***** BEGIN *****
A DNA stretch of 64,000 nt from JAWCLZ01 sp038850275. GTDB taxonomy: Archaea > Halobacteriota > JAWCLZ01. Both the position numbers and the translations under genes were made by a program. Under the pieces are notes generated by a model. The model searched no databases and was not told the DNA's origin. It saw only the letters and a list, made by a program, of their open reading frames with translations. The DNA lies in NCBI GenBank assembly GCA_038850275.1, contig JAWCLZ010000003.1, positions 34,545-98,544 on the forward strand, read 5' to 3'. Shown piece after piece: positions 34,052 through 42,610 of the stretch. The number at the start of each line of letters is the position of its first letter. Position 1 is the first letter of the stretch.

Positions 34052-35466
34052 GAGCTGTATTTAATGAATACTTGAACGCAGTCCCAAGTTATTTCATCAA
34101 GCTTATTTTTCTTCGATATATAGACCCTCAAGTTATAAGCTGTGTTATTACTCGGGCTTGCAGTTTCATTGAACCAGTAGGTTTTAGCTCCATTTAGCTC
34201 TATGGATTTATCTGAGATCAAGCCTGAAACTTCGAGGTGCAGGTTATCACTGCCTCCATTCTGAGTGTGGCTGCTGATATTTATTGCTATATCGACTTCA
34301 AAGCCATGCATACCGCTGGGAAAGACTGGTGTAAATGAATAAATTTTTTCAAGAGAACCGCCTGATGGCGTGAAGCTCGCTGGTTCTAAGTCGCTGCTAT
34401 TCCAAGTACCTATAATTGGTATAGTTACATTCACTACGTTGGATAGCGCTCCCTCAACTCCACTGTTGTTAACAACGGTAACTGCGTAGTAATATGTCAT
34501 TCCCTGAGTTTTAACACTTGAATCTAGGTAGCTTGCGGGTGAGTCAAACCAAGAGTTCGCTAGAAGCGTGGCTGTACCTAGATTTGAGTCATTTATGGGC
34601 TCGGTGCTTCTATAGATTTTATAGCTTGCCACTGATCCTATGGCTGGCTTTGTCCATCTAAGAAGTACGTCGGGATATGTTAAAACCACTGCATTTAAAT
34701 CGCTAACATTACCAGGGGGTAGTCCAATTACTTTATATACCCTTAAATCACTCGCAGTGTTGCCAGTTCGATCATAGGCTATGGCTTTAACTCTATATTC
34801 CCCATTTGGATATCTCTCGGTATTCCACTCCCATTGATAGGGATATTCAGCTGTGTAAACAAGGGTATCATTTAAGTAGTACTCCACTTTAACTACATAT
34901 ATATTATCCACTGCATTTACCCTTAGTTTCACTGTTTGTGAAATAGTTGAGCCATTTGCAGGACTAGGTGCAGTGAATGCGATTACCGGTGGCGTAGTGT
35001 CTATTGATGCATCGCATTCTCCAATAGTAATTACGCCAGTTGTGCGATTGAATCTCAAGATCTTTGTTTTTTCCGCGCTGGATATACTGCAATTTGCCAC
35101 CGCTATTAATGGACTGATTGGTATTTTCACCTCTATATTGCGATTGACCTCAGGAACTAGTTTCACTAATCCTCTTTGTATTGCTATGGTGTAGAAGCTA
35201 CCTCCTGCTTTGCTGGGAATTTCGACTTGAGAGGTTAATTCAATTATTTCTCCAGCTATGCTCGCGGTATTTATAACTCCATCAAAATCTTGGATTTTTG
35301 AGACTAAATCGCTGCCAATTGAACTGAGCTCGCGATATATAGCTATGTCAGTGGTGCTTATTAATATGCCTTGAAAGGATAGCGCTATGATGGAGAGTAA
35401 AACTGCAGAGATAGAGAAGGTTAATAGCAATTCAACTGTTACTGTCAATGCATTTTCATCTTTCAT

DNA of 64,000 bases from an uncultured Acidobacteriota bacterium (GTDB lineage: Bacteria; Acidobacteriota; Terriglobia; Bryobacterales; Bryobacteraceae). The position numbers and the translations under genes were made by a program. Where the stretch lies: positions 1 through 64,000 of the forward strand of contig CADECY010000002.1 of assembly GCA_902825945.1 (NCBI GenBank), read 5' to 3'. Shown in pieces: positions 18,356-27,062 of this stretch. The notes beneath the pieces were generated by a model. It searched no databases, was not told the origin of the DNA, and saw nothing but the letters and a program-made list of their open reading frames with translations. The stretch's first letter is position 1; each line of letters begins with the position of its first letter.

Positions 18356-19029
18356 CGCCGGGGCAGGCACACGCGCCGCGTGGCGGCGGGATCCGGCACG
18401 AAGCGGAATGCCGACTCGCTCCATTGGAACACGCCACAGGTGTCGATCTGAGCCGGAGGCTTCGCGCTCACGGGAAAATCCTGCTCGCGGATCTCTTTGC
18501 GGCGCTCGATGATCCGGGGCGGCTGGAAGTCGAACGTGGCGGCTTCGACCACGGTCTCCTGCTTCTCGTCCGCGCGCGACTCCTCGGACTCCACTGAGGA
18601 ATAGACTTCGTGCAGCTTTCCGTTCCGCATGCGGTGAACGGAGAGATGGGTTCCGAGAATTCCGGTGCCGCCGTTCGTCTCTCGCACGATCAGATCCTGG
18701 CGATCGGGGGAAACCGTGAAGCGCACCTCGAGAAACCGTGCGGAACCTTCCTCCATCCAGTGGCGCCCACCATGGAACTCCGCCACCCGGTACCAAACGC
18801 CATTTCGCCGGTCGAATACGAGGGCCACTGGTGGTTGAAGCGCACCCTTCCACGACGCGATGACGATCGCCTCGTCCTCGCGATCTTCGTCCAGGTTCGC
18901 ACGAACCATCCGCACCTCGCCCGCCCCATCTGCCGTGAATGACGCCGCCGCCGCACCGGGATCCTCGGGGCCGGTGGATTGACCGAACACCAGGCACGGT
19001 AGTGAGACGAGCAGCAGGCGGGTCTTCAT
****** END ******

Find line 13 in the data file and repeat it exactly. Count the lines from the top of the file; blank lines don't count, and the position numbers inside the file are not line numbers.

35001 CTATTGATGCATCGCATTCTCCAATAGTAATTACGCCAGTTGTGCGATTGAATCTCAAGATCTTTGTTTTTTCCGCGCTGGATATACTGCAATTTGCCAC